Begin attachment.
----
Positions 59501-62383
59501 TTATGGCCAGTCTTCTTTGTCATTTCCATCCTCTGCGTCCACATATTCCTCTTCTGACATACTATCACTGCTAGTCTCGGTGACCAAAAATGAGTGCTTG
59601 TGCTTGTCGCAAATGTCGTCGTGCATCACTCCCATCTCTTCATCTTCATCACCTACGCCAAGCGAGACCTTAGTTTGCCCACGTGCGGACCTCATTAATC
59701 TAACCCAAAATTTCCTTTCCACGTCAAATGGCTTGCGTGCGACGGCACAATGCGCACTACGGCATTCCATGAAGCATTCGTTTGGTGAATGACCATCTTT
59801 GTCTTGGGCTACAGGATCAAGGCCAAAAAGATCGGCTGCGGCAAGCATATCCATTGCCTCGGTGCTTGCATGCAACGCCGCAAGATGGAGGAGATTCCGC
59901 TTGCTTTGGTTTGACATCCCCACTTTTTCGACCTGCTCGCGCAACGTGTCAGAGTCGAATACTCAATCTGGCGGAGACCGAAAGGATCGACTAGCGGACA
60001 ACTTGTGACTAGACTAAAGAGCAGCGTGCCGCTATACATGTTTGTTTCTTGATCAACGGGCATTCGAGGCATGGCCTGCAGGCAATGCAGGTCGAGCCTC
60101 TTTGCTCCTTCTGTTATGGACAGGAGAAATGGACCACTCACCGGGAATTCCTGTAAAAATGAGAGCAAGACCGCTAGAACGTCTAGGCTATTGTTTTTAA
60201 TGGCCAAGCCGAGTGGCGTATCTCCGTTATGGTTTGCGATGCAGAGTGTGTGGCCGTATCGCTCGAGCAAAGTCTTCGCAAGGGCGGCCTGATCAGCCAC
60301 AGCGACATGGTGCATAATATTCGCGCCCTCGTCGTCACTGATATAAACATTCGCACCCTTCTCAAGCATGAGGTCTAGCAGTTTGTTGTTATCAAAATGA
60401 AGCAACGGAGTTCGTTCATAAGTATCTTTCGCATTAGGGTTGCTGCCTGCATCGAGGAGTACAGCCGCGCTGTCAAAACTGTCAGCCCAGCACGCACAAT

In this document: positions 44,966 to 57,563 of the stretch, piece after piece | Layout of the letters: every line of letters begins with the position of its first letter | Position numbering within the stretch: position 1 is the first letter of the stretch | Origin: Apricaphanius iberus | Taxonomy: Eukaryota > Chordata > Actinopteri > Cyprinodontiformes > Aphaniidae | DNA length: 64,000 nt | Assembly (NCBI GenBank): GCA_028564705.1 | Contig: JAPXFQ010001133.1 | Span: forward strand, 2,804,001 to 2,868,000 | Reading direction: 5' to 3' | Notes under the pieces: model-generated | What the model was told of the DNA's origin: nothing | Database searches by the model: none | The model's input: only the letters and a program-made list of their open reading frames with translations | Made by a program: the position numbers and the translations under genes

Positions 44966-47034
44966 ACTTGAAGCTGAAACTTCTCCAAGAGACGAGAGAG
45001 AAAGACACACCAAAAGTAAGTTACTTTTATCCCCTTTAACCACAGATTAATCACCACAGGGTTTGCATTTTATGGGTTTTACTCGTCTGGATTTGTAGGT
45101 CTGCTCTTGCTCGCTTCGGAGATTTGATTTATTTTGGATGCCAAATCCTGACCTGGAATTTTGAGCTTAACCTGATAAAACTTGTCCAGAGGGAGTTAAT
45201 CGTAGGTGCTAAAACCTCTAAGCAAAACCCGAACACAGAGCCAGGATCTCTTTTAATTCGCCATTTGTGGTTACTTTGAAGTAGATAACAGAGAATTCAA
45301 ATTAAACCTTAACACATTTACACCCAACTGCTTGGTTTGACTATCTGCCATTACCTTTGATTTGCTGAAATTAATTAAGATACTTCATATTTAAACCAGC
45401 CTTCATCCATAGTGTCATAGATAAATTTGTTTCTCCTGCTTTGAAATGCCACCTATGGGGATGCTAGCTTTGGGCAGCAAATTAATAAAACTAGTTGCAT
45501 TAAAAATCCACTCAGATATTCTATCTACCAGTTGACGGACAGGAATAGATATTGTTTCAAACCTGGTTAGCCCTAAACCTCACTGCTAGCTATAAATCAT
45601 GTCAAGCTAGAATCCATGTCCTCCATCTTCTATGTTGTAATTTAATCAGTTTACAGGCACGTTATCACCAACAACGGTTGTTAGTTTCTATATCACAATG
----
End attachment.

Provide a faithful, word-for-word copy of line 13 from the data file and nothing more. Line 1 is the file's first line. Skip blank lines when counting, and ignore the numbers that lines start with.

Positions 44966-47034